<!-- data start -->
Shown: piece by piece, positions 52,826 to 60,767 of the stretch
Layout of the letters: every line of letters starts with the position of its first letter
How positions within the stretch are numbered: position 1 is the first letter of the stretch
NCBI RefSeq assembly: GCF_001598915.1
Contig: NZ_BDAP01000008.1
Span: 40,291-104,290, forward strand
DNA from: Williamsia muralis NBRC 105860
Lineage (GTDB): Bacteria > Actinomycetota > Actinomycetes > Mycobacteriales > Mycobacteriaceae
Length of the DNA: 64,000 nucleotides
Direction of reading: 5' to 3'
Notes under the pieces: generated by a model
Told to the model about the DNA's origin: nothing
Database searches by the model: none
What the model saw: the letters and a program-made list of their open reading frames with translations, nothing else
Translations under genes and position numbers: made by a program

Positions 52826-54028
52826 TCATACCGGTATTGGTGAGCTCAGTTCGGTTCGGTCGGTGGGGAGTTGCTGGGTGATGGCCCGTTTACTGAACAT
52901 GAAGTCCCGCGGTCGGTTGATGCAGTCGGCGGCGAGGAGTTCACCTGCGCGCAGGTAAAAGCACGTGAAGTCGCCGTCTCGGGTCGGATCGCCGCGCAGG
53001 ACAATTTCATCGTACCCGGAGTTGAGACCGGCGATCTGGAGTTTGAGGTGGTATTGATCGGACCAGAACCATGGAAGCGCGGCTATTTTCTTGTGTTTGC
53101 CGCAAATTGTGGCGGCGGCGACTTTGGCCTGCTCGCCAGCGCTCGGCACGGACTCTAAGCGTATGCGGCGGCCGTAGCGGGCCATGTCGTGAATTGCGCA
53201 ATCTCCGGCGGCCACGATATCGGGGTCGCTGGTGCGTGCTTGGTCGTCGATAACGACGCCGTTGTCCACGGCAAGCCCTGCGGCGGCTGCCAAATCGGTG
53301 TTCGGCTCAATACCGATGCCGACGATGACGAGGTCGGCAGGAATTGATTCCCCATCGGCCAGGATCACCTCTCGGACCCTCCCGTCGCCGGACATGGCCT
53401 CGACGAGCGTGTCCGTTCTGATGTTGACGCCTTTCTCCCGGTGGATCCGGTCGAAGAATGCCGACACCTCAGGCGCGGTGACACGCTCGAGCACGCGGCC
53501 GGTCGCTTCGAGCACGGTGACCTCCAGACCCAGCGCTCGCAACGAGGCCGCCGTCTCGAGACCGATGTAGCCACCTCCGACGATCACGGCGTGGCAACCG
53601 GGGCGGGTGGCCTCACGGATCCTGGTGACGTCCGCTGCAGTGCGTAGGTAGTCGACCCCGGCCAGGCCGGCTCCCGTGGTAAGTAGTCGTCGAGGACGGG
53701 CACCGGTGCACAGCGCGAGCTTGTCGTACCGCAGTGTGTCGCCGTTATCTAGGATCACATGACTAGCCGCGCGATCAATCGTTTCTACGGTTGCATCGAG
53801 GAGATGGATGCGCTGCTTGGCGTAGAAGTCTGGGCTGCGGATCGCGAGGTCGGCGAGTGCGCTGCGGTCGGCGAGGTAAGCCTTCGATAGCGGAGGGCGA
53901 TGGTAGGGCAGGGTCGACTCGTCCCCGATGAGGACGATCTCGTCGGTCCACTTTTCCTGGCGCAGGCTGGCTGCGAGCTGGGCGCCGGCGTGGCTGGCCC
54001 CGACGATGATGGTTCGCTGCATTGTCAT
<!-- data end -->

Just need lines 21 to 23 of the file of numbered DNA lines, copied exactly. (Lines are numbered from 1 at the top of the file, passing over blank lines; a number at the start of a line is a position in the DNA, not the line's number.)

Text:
53201 ATCTCCGGCGGCCACGATATCGGGGTCGCTGGTGCGTGCTTGGTCGTCGATAACGACGCCGTTGTCCACGGCAAGCCCTGCGGCGGCTGCCAAATCGGTG
53301 TTCGGCTCAATACCGATGCCGACGATGACGAGGTCGGCAGGAATTGATTCCCCATCGGCCAGGATCACCTCTCGGACCCTCCCGTCGCCGGACATGGCCT
53401 CGACGAGCGTGTCCGTTCTGATGTTGACGCCTTTCTCCCGGTGGATCCGGTCGAAGAATGCCGACACCTCAGGCGCGGTGACACGCTCGAGCACGCGGCC